The Archdeacon of Man, the Venerable Andie Brown, has announced that he will retire as of his 66th birthday this September after 41 years in ordained ministry. Andie and Jane will return to live in south Derbyshire where they left two daughters, their husbands and grandchildren when they moved here.
Andie came to the island ten years ago from the Cathedral and the Diocese of Derby where he saw the advertisement in the Church Times for the post of Archdeacon of Man and Vicar of St George’s Douglas. Upon reading it he turned to his wife Jane and said “That’s my job!”, so immediate was the sense of God’s call to this role. Thankfully, he notes, the then Bishop, Robert Paterson, agreed, and he was offered the post in April 2011.
Upon his arrival he was asked to assist in leading the parishes forward in a programme of extensive pastoral re-organisation. As Bishop Robert left, he asked Andie to convene a working party to undertake a strategic review of the diocese’s buildings to enable the new bishop and the Church Commissioners to better direct the diocese’s resources to where they would be needed most in the 21st century, and this is now our diocesan policy.
As archdeacon he has helped to put the diocese on a more professional footing to help us to meet the 21st century’s demands for transparency and accountability e.g. he pushed for the appointment of our first Diocesan Secretary.
With the help of an his extremely capable but very part-time Secretary, Mrs Michelle Barwood, they have set up a professional Archdeacon’s Office which will be fit to hold the fort during a short interregnum.
He has chaired at various times most of the major diocesan business committees and sat on all of them and other diocesan committees and task groups and a couple of government committees where the Archdeacon of Man now sits in an ex officio capacity.
He believes the title ‘Archdeacon of Man’ opens doors a Vicar might find remained closed, and he has used this advantage wherever possible. He helped set up Street Angels ministering to the night-time economy of Douglas.
As Vicar of St George’s (and now the Parish of St George’s and All Saints) he was mandated at his Induction: to develop St George’s to be the Civic Church of the Capital Town, which they have done. Being sometimes Mayor’s Chaplain, and the Chaplain of the House of Keys has been an asset in this, as has inheriting the role of Padre to the Isle of Man County Royal British Legion and the Royal Air Forces Association; to use the building 7 days a week: their PCC don’t charge non-profit groups for the use of the church building, but encourage all and sundry to see the church as a community asset that all could use, and many groups do: to encourage a wider age profile in the congregation, and St George’s and All Saints now has several thriving children’s ministries and many young families: to develop the range of worship offered; they have developed a lively and interactive monthly All Age Praise, and also All Age Holy Communions, helped by having installed a state of the art audio-visual set up with a sophisticated Sound Desk and multiple HD screens around the building all managed from the sound desk. They have developed the War Memorial Chapel, so this space can be used for Taizé prayers, Celtic Communions and other smaller, quieter services; and to develop lay leadership – although even with the excellent lay leadership at St George’s with All Saints, to whom he delegates a good deal and a superb lay-led Pastoral Care Team, the parish still thinks the double role of archdeacon and vicar of a busy church needs a part time or non-stipendiary Assist Vicar to share some of the load as the role has been overwhelming since Alessandra was “lent for a year” to Onchan.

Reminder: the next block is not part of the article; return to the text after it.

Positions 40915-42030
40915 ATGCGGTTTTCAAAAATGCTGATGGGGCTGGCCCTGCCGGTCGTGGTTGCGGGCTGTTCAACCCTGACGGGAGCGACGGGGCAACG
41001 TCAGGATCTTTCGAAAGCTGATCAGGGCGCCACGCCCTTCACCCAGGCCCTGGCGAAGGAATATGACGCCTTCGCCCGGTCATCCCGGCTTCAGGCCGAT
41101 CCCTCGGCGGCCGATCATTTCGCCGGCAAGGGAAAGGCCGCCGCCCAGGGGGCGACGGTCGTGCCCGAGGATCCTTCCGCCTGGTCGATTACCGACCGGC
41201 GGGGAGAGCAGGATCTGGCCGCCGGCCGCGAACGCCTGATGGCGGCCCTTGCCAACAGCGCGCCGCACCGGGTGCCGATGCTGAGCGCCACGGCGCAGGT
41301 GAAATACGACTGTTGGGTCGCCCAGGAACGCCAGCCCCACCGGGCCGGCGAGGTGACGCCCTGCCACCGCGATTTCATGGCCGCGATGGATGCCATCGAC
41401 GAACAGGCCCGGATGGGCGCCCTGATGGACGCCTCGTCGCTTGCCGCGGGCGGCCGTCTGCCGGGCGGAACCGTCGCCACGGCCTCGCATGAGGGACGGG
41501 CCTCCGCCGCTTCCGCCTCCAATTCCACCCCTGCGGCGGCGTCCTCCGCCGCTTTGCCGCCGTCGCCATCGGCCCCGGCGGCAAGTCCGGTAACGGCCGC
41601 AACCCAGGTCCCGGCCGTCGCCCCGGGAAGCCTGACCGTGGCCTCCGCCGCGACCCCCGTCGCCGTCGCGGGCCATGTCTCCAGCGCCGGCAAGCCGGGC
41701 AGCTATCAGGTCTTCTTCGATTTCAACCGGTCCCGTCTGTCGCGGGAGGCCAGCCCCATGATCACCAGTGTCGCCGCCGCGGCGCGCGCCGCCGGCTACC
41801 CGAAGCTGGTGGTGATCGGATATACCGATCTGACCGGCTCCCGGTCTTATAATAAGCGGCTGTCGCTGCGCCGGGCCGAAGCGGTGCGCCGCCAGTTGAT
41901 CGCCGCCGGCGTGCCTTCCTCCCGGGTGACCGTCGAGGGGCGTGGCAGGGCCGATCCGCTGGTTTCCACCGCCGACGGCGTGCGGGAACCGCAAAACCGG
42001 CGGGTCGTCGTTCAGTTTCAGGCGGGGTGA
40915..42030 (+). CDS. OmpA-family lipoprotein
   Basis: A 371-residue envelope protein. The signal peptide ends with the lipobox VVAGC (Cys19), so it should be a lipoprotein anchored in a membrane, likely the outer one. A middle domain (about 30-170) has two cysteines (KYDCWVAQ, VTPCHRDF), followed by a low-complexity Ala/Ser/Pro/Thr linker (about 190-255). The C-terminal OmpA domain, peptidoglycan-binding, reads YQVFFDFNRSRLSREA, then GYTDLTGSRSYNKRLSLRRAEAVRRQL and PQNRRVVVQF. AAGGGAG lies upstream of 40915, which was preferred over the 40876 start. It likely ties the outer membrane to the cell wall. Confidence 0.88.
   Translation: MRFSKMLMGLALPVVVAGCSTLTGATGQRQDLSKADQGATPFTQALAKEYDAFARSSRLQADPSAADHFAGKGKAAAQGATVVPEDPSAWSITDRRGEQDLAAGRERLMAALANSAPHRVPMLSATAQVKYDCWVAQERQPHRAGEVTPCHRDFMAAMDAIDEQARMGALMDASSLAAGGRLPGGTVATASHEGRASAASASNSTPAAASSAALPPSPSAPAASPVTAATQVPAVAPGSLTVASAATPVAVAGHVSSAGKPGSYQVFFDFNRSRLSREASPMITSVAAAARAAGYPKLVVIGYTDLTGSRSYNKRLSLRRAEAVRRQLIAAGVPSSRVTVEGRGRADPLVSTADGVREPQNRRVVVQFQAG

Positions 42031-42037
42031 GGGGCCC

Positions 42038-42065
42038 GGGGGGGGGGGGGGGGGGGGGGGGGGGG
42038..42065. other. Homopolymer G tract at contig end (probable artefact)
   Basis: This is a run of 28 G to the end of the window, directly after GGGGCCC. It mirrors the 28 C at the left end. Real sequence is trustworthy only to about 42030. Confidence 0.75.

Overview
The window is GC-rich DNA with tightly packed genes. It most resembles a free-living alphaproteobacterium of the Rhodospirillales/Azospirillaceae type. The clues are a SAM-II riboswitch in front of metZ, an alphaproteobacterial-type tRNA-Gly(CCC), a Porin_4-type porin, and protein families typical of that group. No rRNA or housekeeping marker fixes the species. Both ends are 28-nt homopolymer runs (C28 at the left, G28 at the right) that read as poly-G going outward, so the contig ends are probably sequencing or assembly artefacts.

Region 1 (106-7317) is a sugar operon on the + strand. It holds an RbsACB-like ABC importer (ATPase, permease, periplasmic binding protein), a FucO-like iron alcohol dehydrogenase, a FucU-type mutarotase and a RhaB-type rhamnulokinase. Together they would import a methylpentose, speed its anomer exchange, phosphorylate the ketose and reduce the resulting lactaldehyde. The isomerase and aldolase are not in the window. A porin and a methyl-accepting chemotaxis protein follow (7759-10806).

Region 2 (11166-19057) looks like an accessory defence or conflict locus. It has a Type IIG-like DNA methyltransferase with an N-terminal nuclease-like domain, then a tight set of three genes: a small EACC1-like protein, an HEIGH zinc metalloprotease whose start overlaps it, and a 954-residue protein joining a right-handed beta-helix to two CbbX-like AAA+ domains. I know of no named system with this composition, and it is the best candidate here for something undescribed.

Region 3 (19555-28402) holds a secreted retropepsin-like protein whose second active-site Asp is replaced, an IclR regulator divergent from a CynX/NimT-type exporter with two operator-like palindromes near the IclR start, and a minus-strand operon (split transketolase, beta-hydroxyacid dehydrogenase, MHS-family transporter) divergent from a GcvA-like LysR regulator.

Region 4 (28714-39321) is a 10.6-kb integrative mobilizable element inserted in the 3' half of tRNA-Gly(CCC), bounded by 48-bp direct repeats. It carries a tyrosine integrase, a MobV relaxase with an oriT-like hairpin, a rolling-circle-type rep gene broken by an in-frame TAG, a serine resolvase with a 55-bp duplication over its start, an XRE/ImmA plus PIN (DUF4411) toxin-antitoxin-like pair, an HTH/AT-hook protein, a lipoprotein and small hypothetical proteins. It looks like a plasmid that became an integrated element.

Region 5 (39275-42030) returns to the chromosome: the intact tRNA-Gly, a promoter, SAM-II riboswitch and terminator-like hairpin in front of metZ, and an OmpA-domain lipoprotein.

Andie notes that it has been a very busy and happy 10 years on the island during which he has learnt a very great deal about being a disciple of Jesus from all the Christians he has encountered in all the denominations of the island with whom he has worked closely in Churches Alive in Mann. He notes that “This, my final stipendiary ministry, has been a huge privilege and, on the whole, hugely enjoyable. It has had sufficient challenge to constantly stretch me, and enough reward to make it all feel worthwhile”. He has enjoyed serving alongside two very different bishops. He has enjoyed working with two very different but gifted curates in Jeanette Hamer and Alex Brown. He will miss so much about the island and his ministry here, but especially our coasts, our people, the fellowship and worship at St George’s with All Saints, and its beautiful church building. He is looking forward to taking a break from public ministry and re-connecting with Christ in quieter ways, as well as being lazy, walking, bird-watching, gardening, reading and having a season ticket for his beloved Burnley Football Club.
Bishop Peter writes:
Archdeacon Andie has been a great support to me, throughout my time as bishop. I have valued both his pastoral heart and his desire to ensure the professional footing of the diocese. He will be especially missed in the parish of St George’s and All Saints, Douglas, where he has both reached out to the wider community and nurtured the regular congregation. As Chaplain to the House of Keys he has played a valued part in the life of the Island and it is largely down to him that the Archdeacon of Man now serves on several government committees. I wish Andie, his wife Jane, and all their family a happy retirement in Derbyshire.